We all love a footballing enigma. Someone who you can't quite wrap your head around. Is he actually good? Is he overrated? Is everything going against him? Robinho slots into that mould rather fluidly.
However, at the turn of the century, everything was going for him.
Robinho was billed not only as one of the greatest prospects of his era, but indeed one of the most exciting ever. That can, admittedly, get quite tiresome. We're used to the normal chitter chatter of '[insert player] being the next [insert top footballer]', so such comparisons are usually taking with fistful of salt.
In the case of this particular prodigy, being compared to Pele was not just media hype, it was the words of the great man himself. Pele even paved the way for Robinho to 'surpass' him on the footballing stage. High praise, if not the highest praise.
81 goals in 180 Santos appearances were a clear indication of his talents, so too was helping fire the club to their first league title since the days of, well, Pele.
Seen as the future of Brazilian football at the time, it was an aspiration Los Blancos were in line with, hence why they offered him the legendary number ten shirt made vacant by the recently departed Luis Figo.
The early indicators were that the €24m deal was money very well spent. His debut campaign saw him rack up 51 appearances, scoring 12 goals and notching nine assists, and the positivity surrounding this bright young forward appeared to be justified.
Successive La Liga titles followed in 2007 and 2008, but despite hitting decent figures in both those seasons, inconsistency was Robinho's major downfall. The weight of expectation was so large, that he was almost destined to never match those lofty ambitions, and a change of scenery followed.
Ah, no, that's wrong. He thought it was Chelsea, but it was actually Manchester City who made him the fifth most expensive player in the world. Easy mistake to make, that.
But seriously, he did actually say that to a journalist upon signing. Woops.
Becoming the marquee signing of the new Abu Dhabi United Group era - he signed on the very same day the takeover took place - his time in England wasn't exactly fruitful. He did win over the locals even before kicking a ball, though, regularly taking the bus into the city centre to go shopping with his girlfriend.
He may have been well-liked to begin with, but just like at Madrid, he struggled for consistency - even if 14 Premier League goals was a credible return in his debut campaign. A perceived lack of motivation prompted supporters to turn, and he was shipped out on loan to Santos 18 months later.
A permanent move to AC Milan followed that summer, as did a Serie A title. It finally looked as if the true Robinho had returned. His 14 league goals were instrumental in their success, but that form was never sustained. The goals started drying up in the three campaigns to follow, as did all the hype surrounding Pele's supposed second coming.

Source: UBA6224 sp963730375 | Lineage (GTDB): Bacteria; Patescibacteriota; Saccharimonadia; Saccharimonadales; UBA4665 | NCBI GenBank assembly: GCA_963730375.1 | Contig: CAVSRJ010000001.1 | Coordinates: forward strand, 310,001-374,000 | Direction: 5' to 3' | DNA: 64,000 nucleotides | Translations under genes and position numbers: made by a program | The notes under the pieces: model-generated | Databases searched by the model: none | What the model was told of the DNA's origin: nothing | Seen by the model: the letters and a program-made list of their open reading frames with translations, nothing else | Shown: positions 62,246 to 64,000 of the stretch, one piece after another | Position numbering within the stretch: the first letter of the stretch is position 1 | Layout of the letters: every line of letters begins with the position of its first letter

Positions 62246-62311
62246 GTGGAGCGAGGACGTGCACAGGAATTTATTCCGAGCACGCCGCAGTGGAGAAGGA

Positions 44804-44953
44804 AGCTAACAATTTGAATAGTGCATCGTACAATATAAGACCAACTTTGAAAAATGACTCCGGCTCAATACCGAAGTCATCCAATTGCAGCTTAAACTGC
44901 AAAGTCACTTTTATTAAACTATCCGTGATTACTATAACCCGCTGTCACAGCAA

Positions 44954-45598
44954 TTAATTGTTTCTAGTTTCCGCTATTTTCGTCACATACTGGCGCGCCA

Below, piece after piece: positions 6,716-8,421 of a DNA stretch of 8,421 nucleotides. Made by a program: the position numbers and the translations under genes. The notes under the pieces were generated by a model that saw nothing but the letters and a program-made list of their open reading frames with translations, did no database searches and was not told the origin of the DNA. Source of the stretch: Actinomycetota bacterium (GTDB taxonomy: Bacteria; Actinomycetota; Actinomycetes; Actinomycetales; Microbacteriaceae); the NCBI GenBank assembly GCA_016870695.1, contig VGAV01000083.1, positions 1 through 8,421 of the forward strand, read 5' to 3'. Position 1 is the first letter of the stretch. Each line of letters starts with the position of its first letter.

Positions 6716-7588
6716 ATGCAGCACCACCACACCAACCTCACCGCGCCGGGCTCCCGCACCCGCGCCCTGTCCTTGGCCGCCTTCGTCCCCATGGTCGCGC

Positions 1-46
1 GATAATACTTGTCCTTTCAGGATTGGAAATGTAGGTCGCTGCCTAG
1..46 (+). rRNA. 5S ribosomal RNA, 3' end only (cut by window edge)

Allegations were being made about his off-field attitude and professionalism, with claims of all-night parties in the build up to matches and lavish spending casting a dark cloud over this once bright starlet.
He returned to Brazil, then moved to China, then back to Brazil and then to Turkey, where he's been since 2017.
Yet at a time where Robinho was fading out of the limelight, he was thrust straight back into in 2017 when he was convicted of taking part in the gang rape of a women in Milan in 2013 and sentenced to nine years in jail.
Since Brazil does not allow the extradition of its citizens - the ruling occurred while he was playing in Brazil - and with appeals over the decision and reports to be filed among other legal mumbo jumbo, Robinho avoided and will continue to avoid prison until roughly 2022.
Robinho was supposed to be Pele's successor, the new champion in Brazilian football and the best player in the world. Precious little went to plan, and this taint on his career and character proved a sad and indefensible indictment on the world's new 'superstar'
After all of that, we're taken to Turkey. More specifically, Sivasspor and Istanbul Basaksehir.
At this point he was 33 years old and moving to the Super Lig looked like being the final roll of the dice. A final few years' salary in the bank while his reputation and career dwindled away.
In total he's played 68 matches in Turkish football, scoring 16 goals, with next to nobody - myself included - even knowing he was still playing football at all.
Robinho was given his chances. At 19, he'd earned them, but not taking the hand life had dealt him and using it to its full potential in Spain, England and Italy proved his footballing undoing. Brazilian legends before him such as Ronaldinho and Rivaldo maintained steady careers and played well into the latter years of their profession, but Robinho was not a scratch on his countrymen.
He still remains an enigma in many ways. Did he peak way too soon? Did fortune favour the São Vicente born forward? Or were the clubs and people he worked for fooled by the reputation bestowed upon him? We'll likely never know.
Indeed, the curious case of Robinho.